Depending upon the particular conditions employed in the preparation of phosphates for the practice of the invention, a variety of differently constituted products may be obtained. These include the normal ortho phosphates which contain two phosphate groups per molecule such as tricalcium phosphate, its hemi-hydrate 2Ca (PO .H O, which is believed by some to be the salt, Ca H P O of the diatomic acid, H P O which contains the equivalent of two phosphate groups per molecule, and other hydrates, as well as such preferred phosphates as the hydroxy apatites, such as hydroxy apatite (calcium hydroxy hexaphosphate) 3Ca (PO .Ca(OH) which contains the equivalent of six phosphate groups per molecule, and like phosphates having an apatite lattice. However constituted, the phosphates used in the practice of the invention are derivatives of ortho-phosphoric acid even though, in a strict sense, they may not be orthophosphates, but may more properly be considered as salts of those phosphoric acids which have at least as much Water of constitution as ortho-phosphoric acid, and in which salts at least three equivalents of base are associated in the compounds for each phosphate group.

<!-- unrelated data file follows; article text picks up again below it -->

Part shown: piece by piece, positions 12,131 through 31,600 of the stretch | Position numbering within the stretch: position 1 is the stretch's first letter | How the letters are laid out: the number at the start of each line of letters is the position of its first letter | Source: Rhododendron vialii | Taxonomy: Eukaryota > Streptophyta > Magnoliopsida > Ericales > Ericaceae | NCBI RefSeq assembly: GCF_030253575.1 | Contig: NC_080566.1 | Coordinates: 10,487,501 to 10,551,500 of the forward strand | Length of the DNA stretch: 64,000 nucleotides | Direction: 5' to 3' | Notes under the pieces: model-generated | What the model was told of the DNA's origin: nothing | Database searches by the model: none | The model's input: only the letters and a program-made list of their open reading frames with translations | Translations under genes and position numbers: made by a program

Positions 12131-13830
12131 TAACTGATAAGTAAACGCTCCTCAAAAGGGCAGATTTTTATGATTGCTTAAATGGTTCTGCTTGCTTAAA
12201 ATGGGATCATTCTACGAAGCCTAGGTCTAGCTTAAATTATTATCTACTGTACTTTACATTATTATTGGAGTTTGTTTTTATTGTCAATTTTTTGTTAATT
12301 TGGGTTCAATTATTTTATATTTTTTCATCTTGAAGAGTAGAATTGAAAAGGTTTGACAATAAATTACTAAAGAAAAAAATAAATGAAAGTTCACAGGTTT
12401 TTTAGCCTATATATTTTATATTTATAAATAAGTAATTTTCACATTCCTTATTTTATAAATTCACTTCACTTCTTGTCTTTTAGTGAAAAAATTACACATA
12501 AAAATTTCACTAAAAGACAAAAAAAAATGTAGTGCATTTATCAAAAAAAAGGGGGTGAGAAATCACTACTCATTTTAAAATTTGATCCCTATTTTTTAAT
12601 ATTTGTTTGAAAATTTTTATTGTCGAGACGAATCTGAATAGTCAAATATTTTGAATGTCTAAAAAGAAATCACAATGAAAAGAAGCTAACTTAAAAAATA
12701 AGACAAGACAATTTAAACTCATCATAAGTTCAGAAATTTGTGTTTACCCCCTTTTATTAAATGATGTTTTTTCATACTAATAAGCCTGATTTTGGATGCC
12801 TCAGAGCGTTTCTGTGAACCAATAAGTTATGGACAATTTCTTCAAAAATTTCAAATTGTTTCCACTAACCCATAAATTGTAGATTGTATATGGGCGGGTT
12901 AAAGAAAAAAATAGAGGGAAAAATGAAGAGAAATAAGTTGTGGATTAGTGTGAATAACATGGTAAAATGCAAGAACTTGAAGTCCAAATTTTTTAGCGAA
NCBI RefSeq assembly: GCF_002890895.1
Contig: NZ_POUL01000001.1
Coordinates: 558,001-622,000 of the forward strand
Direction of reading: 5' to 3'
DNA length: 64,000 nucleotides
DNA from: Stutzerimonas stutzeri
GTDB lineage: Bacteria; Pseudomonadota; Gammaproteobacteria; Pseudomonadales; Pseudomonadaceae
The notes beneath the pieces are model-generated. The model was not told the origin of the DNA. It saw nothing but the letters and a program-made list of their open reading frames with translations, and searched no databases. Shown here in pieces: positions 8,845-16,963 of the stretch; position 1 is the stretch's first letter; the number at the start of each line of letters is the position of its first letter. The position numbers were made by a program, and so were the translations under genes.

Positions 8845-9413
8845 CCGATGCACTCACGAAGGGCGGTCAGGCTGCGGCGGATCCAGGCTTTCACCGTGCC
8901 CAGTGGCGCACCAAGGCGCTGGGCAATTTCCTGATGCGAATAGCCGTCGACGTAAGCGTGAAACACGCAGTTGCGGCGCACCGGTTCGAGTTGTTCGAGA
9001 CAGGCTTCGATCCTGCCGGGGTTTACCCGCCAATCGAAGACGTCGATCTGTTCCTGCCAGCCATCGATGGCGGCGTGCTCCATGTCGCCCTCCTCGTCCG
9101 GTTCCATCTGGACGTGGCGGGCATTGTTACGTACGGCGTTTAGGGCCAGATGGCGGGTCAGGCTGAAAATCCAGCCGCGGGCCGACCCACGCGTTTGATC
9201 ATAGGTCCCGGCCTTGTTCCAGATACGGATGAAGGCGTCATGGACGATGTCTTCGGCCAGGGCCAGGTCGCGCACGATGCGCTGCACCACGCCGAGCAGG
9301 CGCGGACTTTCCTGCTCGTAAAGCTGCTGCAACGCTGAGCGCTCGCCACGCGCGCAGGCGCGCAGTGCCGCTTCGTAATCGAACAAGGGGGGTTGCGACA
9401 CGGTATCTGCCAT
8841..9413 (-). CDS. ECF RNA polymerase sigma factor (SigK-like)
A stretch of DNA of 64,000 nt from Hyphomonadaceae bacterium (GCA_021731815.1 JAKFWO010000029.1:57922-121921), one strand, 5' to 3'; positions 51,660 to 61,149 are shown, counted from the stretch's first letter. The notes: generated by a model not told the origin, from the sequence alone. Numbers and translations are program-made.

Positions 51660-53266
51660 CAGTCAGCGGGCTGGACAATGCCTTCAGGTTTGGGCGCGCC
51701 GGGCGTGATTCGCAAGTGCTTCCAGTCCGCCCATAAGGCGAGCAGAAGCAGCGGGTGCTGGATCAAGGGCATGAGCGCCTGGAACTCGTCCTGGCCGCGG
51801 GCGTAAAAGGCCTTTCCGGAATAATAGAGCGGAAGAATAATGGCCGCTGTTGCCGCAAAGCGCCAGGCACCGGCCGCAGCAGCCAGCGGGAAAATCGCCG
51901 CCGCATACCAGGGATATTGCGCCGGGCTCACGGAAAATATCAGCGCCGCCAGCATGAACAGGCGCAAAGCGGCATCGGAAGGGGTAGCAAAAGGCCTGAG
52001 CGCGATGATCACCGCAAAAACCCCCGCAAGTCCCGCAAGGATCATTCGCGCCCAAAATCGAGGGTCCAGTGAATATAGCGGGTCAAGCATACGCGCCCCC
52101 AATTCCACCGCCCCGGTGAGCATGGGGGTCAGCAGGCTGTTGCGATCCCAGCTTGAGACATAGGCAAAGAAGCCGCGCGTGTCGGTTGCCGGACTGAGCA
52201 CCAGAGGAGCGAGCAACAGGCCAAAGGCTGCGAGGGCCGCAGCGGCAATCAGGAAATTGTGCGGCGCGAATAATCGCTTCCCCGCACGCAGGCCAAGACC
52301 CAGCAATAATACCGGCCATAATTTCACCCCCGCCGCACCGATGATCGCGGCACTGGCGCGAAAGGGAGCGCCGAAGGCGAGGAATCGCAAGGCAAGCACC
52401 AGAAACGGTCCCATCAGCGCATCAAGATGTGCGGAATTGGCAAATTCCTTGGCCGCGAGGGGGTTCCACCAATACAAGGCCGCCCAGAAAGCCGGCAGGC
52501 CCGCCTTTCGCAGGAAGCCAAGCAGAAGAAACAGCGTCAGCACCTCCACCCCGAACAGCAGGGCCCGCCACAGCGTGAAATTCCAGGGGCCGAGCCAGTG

Where colorless beads are desired, the use of achromatic or colorless phosphates is preferred. These phosphates are obtained with metals having colorless oxides such as aluminum, magnesium, calcium, barium, strontium, zinc and cadmium.
The amount of phosphate suspension stabilizer used can be varied widely, according with the activity of the stabilizer, the size of beads desired, and the amount of extender used. Generally, the amount will be between about 0.05% and about or more of the weight of the total suspension, and preferably between about 0.1% and about 1%.
The extender used in this invention is a mixture of a water-soluble hydroperoxide and a Water-soluble metal formaldehyde sulfoxylate or its equivalent. The preferred hydroperoxide component is t-butylhydroperoxide. However, other water-soluble hydroperoxides can be employed, such as cumene hydroperoxide, diisopropylbenzene hydroperoxide, p-methane hydroperoxide, and water-soluble aldehyde and ketone peroxides containing hydroperoxide groups. The amount of the Water-soluble hydroperoxide used will, in general, be between about 3 p.p.m. and about 50 p.p.m. based upon the weight of the total suspension system.